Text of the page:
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Marine Corps Base Camp Pendleton

New policing model has Corps' attention

By Cpl. Christopher Duncan | Marine Corps Base Camp Pendleton | November 08, 2012

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Classmates watch as Jeffery Backus (center), a field training officer here, and Cpl. Anthony Martinez, a patrolman with MP Company, work together to examine footprints during a tracking exercise that is part of a class designed to hone their tracking skills through a new Three-Dimensional Policing Model here Oct. 15-19.

Classmates watch as Jeffery Backus (center), a field training officer here, and Cpl. Anthony Martinez, a patrolman with MP Company, work together to examine footprints during a tracking exercise that is part of a class designed to hone their tracking skills through a new Three-Dimensional Policing Model here Oct. 15-19. (Photo by Cpl. Christopher Duncan)


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2nd Lt. Timmothy Beebe, a military police officer here, dusts finger prints left on a mock crime scene during a class designed to hone their skills through a new Three-Dimensional Policing Model here Oct. 15-19.

2nd Lt. Timmothy Beebe, a military police officer here, dusts finger prints left on a mock crime scene during a class designed to hone their skills through a new Three-Dimensional Policing Model here Oct. 15-19. (Photo by Cpl. Christopher Duncan)


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Sgt. Christopher Orozco, from the special reaction team here, and LCpl. Paul Turk, also from the SRT, grapple in a field as a section of the class waits away from the group to later analyze the crime scene during a class designed to hone their tracking skills through a new Three-Dimensional Policing Model here Oct. 15-19.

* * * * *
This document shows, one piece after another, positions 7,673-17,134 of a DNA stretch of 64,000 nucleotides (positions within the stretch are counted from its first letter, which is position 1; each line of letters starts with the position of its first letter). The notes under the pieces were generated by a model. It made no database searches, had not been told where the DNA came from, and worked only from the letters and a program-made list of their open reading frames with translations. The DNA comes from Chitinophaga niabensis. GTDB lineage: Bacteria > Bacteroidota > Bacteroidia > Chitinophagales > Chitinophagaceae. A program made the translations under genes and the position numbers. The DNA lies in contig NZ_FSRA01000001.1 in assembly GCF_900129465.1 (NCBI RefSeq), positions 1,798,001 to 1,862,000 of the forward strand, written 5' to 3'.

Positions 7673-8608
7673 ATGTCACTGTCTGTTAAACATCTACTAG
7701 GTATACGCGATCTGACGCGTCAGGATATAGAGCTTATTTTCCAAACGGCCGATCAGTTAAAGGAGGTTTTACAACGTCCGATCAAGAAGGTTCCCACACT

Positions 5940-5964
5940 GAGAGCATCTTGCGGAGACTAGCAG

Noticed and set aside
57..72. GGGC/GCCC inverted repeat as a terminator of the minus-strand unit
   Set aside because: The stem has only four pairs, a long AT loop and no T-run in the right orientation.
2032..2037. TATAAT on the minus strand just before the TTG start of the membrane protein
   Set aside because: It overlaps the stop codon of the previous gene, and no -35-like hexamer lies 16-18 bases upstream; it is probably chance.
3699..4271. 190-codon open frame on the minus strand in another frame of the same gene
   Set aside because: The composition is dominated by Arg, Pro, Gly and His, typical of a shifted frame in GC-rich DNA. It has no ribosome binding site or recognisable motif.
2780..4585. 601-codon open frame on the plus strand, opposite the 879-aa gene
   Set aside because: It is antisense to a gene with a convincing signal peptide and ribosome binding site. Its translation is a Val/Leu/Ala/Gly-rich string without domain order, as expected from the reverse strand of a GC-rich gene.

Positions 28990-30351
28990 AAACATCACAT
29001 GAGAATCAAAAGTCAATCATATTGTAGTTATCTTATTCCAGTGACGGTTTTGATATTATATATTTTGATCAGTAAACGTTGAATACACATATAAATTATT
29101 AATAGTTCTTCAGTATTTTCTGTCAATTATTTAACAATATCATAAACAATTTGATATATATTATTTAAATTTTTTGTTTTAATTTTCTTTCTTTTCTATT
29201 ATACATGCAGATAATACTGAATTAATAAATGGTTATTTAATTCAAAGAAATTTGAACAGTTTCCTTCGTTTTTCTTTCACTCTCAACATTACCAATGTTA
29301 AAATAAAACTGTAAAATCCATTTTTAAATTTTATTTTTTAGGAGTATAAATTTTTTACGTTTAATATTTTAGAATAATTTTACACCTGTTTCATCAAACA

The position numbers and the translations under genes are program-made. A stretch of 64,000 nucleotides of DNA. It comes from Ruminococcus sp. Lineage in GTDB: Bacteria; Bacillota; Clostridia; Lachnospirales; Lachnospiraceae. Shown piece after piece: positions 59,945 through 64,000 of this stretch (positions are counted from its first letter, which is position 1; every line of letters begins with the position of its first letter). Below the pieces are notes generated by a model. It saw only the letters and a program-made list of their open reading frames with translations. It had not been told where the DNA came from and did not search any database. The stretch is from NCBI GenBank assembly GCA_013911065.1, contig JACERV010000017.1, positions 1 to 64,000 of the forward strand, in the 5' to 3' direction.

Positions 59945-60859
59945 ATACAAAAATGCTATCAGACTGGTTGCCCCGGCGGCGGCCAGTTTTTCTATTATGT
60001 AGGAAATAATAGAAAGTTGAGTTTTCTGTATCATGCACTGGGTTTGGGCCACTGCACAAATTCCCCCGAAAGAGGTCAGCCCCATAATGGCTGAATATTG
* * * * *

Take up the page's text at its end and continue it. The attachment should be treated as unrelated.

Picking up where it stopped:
Sgt. Christopher Orozco, from the special reaction team here, and LCpl. Paul Turk, also from the SRT, grapple in a field as a section of the class waits away from the group to later analyze the crime scene during a class designed to hone their tracking skills through a new Three-Dimensional Policing Model here Oct. 15-19. (Photo by Cpl. Christopher Duncan)


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Bradley Ducat (left), a field training officer here, briefs 2nd. Lt. Kevin Mills, the 1st platoon commander of Military Police Company, and his team on information he gathered at a mock crime scene during training on the new Three-Dimensional Policing Model here Oct. 15-19.

Bradley Ducat (left), a field training officer here, briefs 2nd. Lt. Kevin Mills, the 1st platoon commander of Military Police Company, and his team on information he gathered at a mock crime scene during training on the new Three-Dimensional Policing Model here Oct. 15-19. (Photo by Cpl. Christopher Duncan)


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Agent Angel Tommervik (center), with Criminal Investigative Services, briefs  2nd Lt. Kevin Mills (center-right), the 1st platoon commander of Military Police Company, and his team on a mock crime scene scenario during training on the new Three-Dimensional Policing Model here Oct. 15-19.

Agent Angel Tommervik (center), with Criminal Investigative Services, briefs 2nd Lt. Kevin Mills (center-right), the 1st platoon commander of Military Police Company, and his team on a mock crime scene scenario during training on the new Three-Dimensional Policing Model here Oct. 15-19. (Photo by Cpl. Christopher Duncan)


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Justin Abril (left), a civilian police officer, and 2nd Lt. Timmothy Beebe, a military police officer, measure and photograph finger prints left on a mock crime scene during a class designed to hone their skills through a new Three-Dimensional Policing Model here Oct. 15-19.

Justin Abril (left), a civilian police officer, and 2nd Lt. Timmothy Beebe, a military police officer, measure and photograph finger prints left on a mock crime scene during a class designed to hone their skills through a new Three-Dimensional Policing Model here Oct. 15-19. (Photo by Cpl. Christopher Duncan)